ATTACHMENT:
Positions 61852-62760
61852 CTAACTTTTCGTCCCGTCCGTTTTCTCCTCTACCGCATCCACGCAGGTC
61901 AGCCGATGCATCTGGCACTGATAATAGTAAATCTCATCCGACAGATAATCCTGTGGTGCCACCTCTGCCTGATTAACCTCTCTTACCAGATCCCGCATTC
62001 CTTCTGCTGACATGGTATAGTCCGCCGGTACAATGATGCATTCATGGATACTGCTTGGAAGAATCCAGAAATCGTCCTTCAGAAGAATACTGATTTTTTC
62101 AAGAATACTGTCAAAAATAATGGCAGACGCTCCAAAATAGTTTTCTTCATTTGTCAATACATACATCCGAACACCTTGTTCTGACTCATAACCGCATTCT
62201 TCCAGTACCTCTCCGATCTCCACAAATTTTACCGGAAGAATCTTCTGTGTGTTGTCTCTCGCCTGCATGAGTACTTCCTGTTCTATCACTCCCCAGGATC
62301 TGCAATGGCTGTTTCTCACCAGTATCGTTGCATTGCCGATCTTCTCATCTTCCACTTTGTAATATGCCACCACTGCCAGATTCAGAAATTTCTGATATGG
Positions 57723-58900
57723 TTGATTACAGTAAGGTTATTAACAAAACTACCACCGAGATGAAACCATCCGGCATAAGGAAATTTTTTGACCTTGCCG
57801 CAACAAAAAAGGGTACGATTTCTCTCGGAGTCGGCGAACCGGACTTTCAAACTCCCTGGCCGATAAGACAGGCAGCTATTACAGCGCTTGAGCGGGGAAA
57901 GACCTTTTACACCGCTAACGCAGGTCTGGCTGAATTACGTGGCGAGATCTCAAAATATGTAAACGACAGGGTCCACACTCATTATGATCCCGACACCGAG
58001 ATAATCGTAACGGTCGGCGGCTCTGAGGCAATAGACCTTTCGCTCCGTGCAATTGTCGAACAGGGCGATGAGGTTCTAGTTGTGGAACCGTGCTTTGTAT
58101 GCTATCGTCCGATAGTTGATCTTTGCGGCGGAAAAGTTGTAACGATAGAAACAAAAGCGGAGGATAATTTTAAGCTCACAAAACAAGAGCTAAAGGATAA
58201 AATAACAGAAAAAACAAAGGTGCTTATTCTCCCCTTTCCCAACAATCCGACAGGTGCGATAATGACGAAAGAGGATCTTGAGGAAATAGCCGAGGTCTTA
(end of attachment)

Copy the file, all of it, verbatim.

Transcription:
Positions 61852-62760
61852 CTAACTTTTCGTCCCGTCCGTTTTCTCCTCTACCGCATCCACGCAGGTC
61901 AGCCGATGCATCTGGCACTGATAATAGTAAATCTCATCCGACAGATAATCCTGTGGTGCCACCTCTGCCTGATTAACCTCTCTTACCAGATCCCGCATTC
62001 CTTCTGCTGACATGGTATAGTCCGCCGGTACAATGATGCATTCATGGATACTGCTTGGAAGAATCCAGAAATCGTCCTTCAGAAGAATACTGATTTTTTC
62101 AAGAATACTGTCAAAAATAATGGCAGACGCTCCAAAATAGTTTTCTTCATTTGTCAATACATACATCCGAACACCTTGTTCTGACTCATAACCGCATTCT
62201 TCCAGTACCTCTCCGATCTCCACAAATTTTACCGGAAGAATCTTCTGTGTGTTGTCTCTCGCCTGCATGAGTACTTCCTGTTCTATCACTCCCCAGGATC
62301 TGCAATGGCTGTTTCTCACCAGTATCGTTGCATTGCCGATCTTCTCATCTTCCACTTTGTAATATGCCACCACTGCCAGATTCAGAAATTTCTGATATGG
Positions 57723-58900
57723 TTGATTACAGTAAGGTTATTAACAAAACTACCACCGAGATGAAACCATCCGGCATAAGGAAATTTTTTGACCTTGCCG
57801 CAACAAAAAAGGGTACGATTTCTCTCGGAGTCGGCGAACCGGACTTTCAAACTCCCTGGCCGATAAGACAGGCAGCTATTACAGCGCTTGAGCGGGGAAA
57901 GACCTTTTACACCGCTAACGCAGGTCTGGCTGAATTACGTGGCGAGATCTCAAAATATGTAAACGACAGGGTCCACACTCATTATGATCCCGACACCGAG
58001 ATAATCGTAACGGTCGGCGGCTCTGAGGCAATAGACCTTTCGCTCCGTGCAATTGTCGAACAGGGCGATGAGGTTCTAGTTGTGGAACCGTGCTTTGTAT
58101 GCTATCGTCCGATAGTTGATCTTTGCGGCGGAAAAGTTGTAACGATAGAAACAAAAGCGGAGGATAATTTTAAGCTCACAAAACAAGAGCTAAAGGATAA
58201 AATAACAGAAAAAACAAAGGTGCTTATTCTCCCCTTTCCCAACAATCCGACAGGTGCGATAATGACGAAAGAGGATCTTGAGGAAATAGCCGAGGTCTTA